Assad’s Father-in-Law: The Man at the Heart of UK-Syrian Relations
Just a few months before his son-in-law launched the bloody crackdown on dissent in Syria that has shocked the international community, Fawaz Akhras was invited to dinner with the Queen.
The Harley Street cardiologist and his wife, Sahar, were asked to attend a state banquet given by the monarch and Prince Philip in honour of the Emir of Qatar in October 2010.
The invitation to the white-tie occasion in the spectacular St George’s Hall at Windsor Castle was a high-water mark in Akhras’s rise in both British and Syrian society. On the British side, he could satisfy himself that he was on a guest list that included the prime minister, David Cameron, the foreign secretary, William Hague, the Prince of Wales and dozens of other British establishment figures. On the Syrian side, he could reflect that his daughter, former banker Asma, had been married to Syria’s president, Bashar al-Assad, for nearly a decade and her reputation was growing as a glamorous and moderating influence on a regime that George Bush included in his “axis of evil”. A PR push would soon bear fruit with Vogue dubbing her a “rose in the desert”.
At 65, Akhras was at the fulcrum of British-Syrian relations, but with the Arab Spring about to unfurl he was to face an extreme test of his principles. The revelation of his apparent role in advising his son-in-law in mitigating negative coverage of his crackdown will stretch his links to the UK establishment to the limit.
By the time of the banquet, he had become a key player in Syrian diplomacy in the UK. In his day job he was a respected cardiologist working at his private clinic and the Cromwell hospital in west London. But through his position as Assad’s father-in-law and by dint of his modest, trustworthy style, he had become a political gatekeeper for Damascus in London and had gathered around him a group of influential supporters. These included the Conservative party donor Wafic Said, Margaret Thatcher’s former chief of staff Lord Powell, and several MPs and business people. But within months, as the bodies piled up in Syria, that support would start draining away, leaving Akhras besieged by criticism and questions about the regime’s judgment that he has struggled to answer.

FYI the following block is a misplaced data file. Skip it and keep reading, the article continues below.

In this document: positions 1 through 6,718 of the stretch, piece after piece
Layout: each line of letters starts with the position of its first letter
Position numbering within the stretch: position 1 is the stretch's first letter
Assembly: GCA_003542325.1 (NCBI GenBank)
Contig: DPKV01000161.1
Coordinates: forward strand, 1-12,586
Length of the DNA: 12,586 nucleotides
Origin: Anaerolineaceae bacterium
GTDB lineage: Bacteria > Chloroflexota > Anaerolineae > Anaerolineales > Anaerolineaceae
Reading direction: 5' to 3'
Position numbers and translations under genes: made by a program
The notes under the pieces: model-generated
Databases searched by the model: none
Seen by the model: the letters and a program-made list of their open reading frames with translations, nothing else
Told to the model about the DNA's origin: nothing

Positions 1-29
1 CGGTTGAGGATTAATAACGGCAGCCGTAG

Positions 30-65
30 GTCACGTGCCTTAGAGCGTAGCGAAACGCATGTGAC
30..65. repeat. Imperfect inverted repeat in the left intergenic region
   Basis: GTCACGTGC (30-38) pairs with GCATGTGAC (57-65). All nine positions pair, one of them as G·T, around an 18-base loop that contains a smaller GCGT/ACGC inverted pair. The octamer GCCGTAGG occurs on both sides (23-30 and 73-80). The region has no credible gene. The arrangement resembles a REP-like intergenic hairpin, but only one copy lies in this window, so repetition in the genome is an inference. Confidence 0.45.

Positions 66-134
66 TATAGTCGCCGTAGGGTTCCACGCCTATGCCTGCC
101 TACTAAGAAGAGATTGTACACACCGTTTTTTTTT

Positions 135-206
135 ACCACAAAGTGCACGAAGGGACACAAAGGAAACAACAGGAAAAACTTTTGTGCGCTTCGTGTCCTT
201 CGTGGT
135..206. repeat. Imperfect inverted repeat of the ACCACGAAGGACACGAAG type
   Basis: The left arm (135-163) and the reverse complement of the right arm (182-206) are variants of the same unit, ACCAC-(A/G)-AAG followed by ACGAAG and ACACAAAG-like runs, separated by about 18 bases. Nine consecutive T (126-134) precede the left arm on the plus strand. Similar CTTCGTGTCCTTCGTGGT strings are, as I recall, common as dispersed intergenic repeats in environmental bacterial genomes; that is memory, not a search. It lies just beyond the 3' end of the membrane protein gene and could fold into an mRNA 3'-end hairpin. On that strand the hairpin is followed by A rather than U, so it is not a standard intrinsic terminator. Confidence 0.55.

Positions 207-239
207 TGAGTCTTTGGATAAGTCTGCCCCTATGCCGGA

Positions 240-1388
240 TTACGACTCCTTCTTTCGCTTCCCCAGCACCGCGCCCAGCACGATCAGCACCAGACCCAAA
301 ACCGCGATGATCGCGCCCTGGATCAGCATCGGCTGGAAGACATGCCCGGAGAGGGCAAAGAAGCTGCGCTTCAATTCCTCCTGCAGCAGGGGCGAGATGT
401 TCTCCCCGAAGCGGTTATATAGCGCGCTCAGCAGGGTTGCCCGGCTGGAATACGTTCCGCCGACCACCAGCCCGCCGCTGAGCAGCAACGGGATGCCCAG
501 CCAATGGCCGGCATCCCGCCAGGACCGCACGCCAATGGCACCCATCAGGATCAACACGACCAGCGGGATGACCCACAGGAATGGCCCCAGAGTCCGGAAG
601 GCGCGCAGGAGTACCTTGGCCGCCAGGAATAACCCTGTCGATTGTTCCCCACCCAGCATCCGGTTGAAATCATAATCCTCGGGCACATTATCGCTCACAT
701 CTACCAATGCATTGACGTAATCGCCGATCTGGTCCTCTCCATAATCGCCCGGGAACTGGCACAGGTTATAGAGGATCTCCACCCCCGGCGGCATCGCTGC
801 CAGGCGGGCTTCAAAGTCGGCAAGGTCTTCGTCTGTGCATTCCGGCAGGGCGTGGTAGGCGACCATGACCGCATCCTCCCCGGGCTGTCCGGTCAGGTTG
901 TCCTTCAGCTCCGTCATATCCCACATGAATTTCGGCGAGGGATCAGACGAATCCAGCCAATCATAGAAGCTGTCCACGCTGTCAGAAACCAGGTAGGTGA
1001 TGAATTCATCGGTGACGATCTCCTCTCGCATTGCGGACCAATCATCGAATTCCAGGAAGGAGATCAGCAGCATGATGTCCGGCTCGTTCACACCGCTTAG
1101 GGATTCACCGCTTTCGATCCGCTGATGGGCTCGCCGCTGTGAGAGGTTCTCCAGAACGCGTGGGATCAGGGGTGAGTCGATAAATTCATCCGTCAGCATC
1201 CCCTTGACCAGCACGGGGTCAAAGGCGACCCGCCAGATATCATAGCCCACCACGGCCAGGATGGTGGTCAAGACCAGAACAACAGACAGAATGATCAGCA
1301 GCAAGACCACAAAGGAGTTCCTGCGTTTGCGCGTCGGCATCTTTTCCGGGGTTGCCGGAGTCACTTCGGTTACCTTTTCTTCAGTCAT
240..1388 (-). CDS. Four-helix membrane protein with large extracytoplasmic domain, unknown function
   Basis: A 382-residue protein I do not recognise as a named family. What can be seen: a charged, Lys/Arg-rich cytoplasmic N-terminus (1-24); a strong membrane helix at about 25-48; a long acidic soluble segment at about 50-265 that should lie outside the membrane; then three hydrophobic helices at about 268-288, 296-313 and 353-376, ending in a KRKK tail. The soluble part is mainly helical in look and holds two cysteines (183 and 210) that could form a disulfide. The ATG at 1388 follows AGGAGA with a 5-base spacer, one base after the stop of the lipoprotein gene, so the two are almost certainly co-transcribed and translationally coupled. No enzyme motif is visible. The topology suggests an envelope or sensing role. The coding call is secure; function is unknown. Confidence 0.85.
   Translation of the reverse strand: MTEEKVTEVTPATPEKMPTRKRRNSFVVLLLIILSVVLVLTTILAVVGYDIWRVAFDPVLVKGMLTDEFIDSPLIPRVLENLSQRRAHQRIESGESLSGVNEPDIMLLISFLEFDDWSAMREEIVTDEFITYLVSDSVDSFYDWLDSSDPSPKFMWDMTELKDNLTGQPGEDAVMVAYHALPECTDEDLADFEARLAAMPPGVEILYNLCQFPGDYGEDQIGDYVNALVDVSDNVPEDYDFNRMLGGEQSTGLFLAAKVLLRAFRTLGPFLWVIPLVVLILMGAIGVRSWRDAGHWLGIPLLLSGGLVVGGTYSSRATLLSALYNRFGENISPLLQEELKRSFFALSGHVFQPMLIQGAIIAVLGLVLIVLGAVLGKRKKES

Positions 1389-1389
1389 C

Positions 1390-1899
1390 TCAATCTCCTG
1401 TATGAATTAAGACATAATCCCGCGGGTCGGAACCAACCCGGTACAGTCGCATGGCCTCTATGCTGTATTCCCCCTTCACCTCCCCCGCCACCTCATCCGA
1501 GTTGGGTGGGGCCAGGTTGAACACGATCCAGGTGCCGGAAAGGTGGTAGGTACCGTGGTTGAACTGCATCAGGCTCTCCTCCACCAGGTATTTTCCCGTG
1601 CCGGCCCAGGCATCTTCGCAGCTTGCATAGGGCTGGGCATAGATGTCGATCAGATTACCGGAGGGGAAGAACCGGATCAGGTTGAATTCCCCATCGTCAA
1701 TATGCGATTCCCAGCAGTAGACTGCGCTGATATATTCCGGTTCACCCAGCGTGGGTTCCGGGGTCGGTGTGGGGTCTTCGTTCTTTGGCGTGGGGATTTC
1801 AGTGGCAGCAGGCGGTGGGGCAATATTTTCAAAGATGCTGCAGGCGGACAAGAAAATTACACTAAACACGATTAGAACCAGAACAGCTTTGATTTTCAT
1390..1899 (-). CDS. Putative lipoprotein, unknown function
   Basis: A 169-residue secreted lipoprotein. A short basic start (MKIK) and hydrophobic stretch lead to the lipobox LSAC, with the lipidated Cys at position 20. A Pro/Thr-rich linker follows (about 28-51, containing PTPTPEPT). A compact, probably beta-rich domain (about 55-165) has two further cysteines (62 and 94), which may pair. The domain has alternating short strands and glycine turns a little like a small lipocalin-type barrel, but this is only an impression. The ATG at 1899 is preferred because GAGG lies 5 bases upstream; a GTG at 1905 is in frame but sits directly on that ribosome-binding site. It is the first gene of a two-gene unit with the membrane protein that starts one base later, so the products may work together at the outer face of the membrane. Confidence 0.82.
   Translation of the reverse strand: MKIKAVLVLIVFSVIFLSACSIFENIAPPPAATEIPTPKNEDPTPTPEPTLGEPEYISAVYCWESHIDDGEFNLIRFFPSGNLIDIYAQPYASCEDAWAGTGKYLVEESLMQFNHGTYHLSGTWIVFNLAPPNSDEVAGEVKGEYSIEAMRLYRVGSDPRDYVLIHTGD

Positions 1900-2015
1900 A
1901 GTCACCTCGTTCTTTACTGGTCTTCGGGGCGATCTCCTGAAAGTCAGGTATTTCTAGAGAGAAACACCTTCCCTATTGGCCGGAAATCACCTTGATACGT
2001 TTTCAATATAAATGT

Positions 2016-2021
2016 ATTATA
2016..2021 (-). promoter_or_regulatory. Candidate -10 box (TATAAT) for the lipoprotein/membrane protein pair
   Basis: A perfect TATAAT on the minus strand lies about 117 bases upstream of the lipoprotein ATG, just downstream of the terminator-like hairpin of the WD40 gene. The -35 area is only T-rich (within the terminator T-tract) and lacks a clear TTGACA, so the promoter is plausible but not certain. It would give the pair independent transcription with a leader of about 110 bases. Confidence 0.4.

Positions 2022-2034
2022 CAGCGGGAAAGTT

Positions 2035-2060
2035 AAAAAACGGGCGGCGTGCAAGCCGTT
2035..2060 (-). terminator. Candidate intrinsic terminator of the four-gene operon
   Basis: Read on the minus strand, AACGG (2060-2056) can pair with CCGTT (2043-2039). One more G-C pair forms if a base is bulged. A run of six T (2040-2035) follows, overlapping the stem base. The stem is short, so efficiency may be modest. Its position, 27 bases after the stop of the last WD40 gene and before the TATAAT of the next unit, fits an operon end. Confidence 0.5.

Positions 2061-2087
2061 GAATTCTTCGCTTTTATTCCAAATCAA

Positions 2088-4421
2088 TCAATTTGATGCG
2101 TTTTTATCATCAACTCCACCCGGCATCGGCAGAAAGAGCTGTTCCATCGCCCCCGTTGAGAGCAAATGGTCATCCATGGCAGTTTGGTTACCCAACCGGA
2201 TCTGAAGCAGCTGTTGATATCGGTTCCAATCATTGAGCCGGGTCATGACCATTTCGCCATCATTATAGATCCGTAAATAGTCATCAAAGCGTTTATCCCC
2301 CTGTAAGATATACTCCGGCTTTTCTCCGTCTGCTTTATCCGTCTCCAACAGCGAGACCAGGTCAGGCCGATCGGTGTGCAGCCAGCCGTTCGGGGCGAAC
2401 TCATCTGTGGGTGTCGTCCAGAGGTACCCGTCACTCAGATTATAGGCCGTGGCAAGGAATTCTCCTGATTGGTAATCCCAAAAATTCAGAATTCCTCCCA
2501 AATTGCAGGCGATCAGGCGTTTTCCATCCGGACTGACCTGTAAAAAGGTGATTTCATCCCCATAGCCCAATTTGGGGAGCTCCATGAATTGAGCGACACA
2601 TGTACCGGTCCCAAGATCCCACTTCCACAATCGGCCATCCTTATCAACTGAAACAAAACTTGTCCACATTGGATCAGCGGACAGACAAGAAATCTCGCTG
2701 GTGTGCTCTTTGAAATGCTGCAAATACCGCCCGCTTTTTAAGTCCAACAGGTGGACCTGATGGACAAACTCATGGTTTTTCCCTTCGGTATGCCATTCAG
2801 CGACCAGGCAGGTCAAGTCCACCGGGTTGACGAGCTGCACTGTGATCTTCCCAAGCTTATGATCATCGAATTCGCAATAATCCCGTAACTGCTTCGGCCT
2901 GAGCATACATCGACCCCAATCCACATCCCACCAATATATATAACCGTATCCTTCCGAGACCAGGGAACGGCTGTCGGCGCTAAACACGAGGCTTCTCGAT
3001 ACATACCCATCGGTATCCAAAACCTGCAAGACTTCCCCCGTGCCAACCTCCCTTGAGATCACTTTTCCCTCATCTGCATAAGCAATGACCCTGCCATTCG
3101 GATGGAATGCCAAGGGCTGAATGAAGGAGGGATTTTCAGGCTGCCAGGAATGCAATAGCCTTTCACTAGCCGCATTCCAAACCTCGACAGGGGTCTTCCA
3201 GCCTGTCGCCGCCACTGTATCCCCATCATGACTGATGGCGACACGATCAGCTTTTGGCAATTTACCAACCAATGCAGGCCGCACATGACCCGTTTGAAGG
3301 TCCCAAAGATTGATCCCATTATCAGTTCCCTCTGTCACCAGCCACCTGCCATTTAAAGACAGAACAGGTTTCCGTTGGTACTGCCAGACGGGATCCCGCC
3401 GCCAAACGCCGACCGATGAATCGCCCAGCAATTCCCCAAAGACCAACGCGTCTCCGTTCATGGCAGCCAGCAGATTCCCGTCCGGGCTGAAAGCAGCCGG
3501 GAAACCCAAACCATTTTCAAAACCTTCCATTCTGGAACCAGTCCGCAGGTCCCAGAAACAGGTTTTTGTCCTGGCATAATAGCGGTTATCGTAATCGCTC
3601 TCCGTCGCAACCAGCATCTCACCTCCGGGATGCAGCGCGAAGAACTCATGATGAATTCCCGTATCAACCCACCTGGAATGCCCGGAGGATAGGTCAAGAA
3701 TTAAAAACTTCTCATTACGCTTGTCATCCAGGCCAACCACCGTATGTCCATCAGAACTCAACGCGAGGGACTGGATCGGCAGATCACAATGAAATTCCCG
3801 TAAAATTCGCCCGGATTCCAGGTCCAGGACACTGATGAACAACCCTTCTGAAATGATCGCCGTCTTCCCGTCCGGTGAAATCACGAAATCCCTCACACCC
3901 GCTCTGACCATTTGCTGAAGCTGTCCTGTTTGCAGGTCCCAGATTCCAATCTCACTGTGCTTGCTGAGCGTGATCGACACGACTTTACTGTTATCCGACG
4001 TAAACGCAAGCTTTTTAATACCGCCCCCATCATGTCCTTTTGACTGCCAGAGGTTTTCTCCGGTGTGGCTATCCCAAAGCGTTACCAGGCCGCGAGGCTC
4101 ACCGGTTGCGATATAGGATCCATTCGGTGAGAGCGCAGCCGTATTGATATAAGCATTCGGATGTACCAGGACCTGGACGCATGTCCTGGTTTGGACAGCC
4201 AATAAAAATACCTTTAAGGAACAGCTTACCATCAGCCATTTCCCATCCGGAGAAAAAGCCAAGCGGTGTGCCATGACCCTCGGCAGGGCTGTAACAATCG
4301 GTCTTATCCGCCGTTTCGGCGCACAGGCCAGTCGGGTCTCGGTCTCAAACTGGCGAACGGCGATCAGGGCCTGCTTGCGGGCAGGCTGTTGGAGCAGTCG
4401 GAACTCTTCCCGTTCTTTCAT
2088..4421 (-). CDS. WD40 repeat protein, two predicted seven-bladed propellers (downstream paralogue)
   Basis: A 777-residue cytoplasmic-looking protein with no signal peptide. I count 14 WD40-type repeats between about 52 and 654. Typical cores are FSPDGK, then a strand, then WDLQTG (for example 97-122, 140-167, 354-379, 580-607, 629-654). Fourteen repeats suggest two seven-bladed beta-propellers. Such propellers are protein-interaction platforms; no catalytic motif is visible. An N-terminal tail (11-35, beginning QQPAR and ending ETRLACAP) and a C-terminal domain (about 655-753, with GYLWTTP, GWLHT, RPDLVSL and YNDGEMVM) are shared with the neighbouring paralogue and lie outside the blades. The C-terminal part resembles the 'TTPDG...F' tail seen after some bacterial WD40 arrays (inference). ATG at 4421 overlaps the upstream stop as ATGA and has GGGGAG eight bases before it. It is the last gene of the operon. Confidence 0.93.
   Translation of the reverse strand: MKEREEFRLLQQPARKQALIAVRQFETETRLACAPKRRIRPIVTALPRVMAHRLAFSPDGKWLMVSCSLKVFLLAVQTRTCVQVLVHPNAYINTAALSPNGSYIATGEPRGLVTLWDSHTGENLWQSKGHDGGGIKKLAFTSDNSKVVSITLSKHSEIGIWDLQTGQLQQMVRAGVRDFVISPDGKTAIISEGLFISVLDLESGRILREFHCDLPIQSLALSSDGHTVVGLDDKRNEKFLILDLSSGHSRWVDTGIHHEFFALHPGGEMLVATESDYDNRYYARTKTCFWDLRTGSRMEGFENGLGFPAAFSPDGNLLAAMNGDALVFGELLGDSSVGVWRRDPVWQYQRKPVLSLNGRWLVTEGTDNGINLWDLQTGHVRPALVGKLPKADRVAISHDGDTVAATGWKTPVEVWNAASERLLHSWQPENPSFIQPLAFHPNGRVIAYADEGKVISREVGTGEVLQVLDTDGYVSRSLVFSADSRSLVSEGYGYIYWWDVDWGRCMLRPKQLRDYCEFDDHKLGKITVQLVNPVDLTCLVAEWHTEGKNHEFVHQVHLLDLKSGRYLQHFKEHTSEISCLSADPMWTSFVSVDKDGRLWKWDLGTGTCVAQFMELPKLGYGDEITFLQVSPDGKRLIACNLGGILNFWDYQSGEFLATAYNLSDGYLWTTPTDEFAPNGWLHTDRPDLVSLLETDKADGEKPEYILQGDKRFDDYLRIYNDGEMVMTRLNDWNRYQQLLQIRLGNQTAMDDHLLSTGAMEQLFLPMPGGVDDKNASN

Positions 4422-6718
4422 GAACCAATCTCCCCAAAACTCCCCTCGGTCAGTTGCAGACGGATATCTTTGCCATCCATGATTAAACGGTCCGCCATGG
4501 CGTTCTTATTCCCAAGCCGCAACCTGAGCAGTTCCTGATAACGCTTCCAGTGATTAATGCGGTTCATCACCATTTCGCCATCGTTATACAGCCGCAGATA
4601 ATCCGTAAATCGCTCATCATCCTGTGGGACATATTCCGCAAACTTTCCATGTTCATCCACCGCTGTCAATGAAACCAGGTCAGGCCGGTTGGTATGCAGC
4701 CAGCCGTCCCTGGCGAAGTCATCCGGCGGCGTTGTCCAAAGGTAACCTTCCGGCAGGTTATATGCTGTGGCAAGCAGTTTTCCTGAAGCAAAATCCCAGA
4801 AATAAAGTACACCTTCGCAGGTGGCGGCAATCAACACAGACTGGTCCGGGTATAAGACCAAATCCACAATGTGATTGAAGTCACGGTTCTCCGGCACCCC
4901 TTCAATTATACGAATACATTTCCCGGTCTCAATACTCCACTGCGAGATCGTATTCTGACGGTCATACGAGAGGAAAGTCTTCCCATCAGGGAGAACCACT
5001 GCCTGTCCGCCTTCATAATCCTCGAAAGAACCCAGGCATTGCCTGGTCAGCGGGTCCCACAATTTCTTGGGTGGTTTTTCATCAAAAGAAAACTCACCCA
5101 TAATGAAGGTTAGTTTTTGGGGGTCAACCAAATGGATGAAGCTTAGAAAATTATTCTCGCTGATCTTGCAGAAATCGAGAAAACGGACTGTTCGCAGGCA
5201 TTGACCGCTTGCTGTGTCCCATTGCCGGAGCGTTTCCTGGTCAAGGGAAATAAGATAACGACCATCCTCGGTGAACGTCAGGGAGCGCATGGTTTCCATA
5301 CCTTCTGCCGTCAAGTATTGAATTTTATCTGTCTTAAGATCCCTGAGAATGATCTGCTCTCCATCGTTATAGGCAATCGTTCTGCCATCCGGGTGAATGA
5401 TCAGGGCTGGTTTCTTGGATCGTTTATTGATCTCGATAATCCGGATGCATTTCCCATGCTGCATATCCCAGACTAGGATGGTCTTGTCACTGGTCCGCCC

Akhras was born in Homs, Syria’s third largest city. He emigrated to London in 1973 where he met his wife, Sahar Otri, an official at the Syrian embassy. Their daughter Asma was born in 1975 and they raised her in Acton, where she grew up as Emma, attending a local school and then Queen’s College, a private girls’ school on Harley Street. He completed his postgraduate studies in internal medicine and cardiology at King’s College hospital and lectured at several London medical schools before spending three years in the 1990s chairing the cardiothoracic department at the King Fahed military hospital in Jeddah, Saudi Arabia.
To some observers, his departure from Syria was typical of a whole generation of educated Syrians who felt that to progress in life they needed to leave the country, which was then led by the repressive Ba’athist president, Hafez al-Assad. Akhras’s daughter’s alliance with Assad’s son Bashar, an eye doctor whom Akhras reportedly met in London, would allow him to become a leading figure among those exiles in rebuilding bridges with their mother country.
Nadim Shehadi, associate fellow at Chatham House, said: “When Bashar al-Assad came to power there was optimism among the expats that there was going to be a change from his father, so they started to engage with him and they won some concessions. Bashar allowed them not to do military service so they could go back to Syria again. Akhras became a figurehead of the British Syrians making connections again.”